Gerbil

Caring for a Gerbil:  Unlike hamsters, gerbils are active during both day and night. Their bold and curious personalities make them entertaining family pets. It is best to pick two gerbils of the same sex, preferably littermates, as they are very social and will not thrive alone. With proper care gerbils will be lively companions for up to 4 years.

General:  Unlike hamsters, gerbils are active during both day and night. Their bold and curious personalities make them entertaining family pets. It is best to pick two gerbils of the same sex, preferably littermates, as they are very social and will not thrive alone. With proper care gerbils will be lively companions for up to 4 years.

Housing:  A 10 gallon aquarium with a ventilated lid makes a suitable home for two gerbils. Gerbils can easily damage plastic cages by digging and chewing, so they are not recommended. Cages with metal bars may be used, but bedding tends to get kicked out easily! Gerbils enjoy multi-level cages with ramps, tunnels, solid wheels and a variety of chew toys. Cover the floor with safe bedding such as Aspen shavings or Carefresh and place shredded paper in a nesting box, so your gerbils can burrow and make a nest. Gerbil's teeth grow constantly and should not be allowed to become overgrown. Offer gnawing materials such as lab or rodent blocks, untreated bits of wood, or balsa wood.

Diet:  Although the gerbil mix will provide the gerbil with a good basic diet, gerbils also enjoy fruit and vegetables. However, it is important that fruit and vegetables should be introduced to a gerbil's diet gradually as a sudden large amount of fruit or vegetables can cause diarrhea. Gerbils should be fed a commercial gerbil, hamster, or rodent diet. They readily accept and prefer sunflower seeds to a pelleted diet, but feeding sunflower seeds (low in calcium) can lead to a nutritional imbalance. The fatty seeds in the diet should be limited to 2 or 3 per day to avoid obesity in your pet. The three types of fatty seeds that need to be limited are peanuts, sunflower, and safflower seeds. Fresh water should always be available in a sipper bottle. Loose alfalfa hay is an excellent source of roughage for your gerbil, and should be available on a daily basis.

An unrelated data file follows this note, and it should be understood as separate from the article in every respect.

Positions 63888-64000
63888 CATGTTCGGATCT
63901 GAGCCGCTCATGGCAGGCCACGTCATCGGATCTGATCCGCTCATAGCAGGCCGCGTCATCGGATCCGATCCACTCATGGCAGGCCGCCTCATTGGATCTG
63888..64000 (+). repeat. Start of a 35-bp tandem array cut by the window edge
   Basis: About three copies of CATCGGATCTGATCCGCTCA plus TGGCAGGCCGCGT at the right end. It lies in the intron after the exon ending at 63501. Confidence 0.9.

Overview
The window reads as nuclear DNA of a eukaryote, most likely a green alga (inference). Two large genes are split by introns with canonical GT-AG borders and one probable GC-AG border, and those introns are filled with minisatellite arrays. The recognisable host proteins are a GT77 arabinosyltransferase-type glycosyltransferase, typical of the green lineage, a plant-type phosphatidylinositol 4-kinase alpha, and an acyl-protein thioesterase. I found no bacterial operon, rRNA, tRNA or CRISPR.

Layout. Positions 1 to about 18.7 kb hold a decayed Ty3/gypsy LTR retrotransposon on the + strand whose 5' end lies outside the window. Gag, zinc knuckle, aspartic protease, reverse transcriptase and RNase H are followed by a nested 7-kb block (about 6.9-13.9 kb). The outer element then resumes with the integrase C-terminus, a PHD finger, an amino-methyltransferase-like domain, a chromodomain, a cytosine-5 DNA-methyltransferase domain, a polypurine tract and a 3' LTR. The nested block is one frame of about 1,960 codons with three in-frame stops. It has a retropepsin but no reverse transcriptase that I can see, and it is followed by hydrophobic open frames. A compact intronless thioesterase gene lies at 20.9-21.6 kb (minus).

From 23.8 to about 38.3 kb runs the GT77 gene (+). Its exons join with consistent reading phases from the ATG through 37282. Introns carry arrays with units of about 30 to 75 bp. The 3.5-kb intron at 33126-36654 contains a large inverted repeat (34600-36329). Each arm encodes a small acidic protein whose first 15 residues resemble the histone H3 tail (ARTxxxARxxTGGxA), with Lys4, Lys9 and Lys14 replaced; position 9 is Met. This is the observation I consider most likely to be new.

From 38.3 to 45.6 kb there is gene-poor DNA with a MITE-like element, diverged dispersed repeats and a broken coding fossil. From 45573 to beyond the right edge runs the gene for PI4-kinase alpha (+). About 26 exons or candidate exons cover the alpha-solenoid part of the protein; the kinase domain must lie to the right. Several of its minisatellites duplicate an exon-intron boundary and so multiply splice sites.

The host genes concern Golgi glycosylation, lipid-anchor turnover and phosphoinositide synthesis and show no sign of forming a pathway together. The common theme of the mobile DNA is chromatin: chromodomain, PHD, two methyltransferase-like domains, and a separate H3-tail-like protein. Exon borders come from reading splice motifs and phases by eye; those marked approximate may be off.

Cleaning:  Replace soiled bedding weekly, or when it appears dirty. Gerbils need less frequent cleaning than some rodents, due to their desert origins. Wash food dishes and water bottles weekly, and the cage bottom monthly. Always dry the cage well before adding fresh bedding.

Fertility:  It is easy to sex Gerbils from the age of about 7 weeks, by which time a male's testicles are quite prominent. Gerbils are sexually mature at around 10 weeks old. The average litter size is 4-6. The average gestation period is 25 days. Newborn male gerbils are distinguished from newborn female gerbils by noting the greater anogenital distance in the males. This is best accomplished by lifting the tails of littermates and comparing perineums. 

Health:  Gerbils are hardy pets, but they may suffer from various respiratory ailments. Loss of weight, poor appetite, diarrhea, nasal discharge, and discharge from the eyes are symptoms to watch for. Contact your veterinarian if they occur. Do not use pet store remedies as these may do more harm than good. Gerbils sometimes suffer from spontaneous convulsions which are genetic (from inbreeding) in nature and affects 50 percent of the gerbil population. They can be fatal and there is little that can be done about them. This is another reason breeding is strongly discouraged. Daily handling of your gerbil will help you distinguish whether or not your pet is healthy.

Warnings:  Gerbils are hardy pets, but they may suffer from various respiratory ailments. Loss of weight, poor appetite, diarrhea, nasal discharge, and discharge from the eyes are symptoms to watch for. Contact your veterinarian if they occur. Do not use pet store remedies as these may do more harm than good. Gerbils sometimes suffer from spontaneous convulsions which are genetic (from inbreeding) in nature and affects 50 percent of the gerbil population. They can be fatal and there is little that can be done about them. This is another reason breeding is strongly discouraged. Daily handling of your gerbil will help you distinguish whether or not your pet is healthy.

More info:  Gerbils are hardy pets, but they may suffer from various respiratory ailments. Loss of weight, poor appetite, diarrhea, nasal discharge, and discharge from the eyes are symptoms to watch for. Contact your veterinarian if they occur. Do not use pet store remedies as these may do more harm than good. Gerbils sometimes suffer from spontaneous convulsions which are genetic (from inbreeding) in nature and affects 50 percent of the gerbil population. They can be fatal and there is little that can be done about them. This is another reason breeding is strongly discouraged. Daily handling of your gerbil will help you distinguish whether or not your pet is healthy.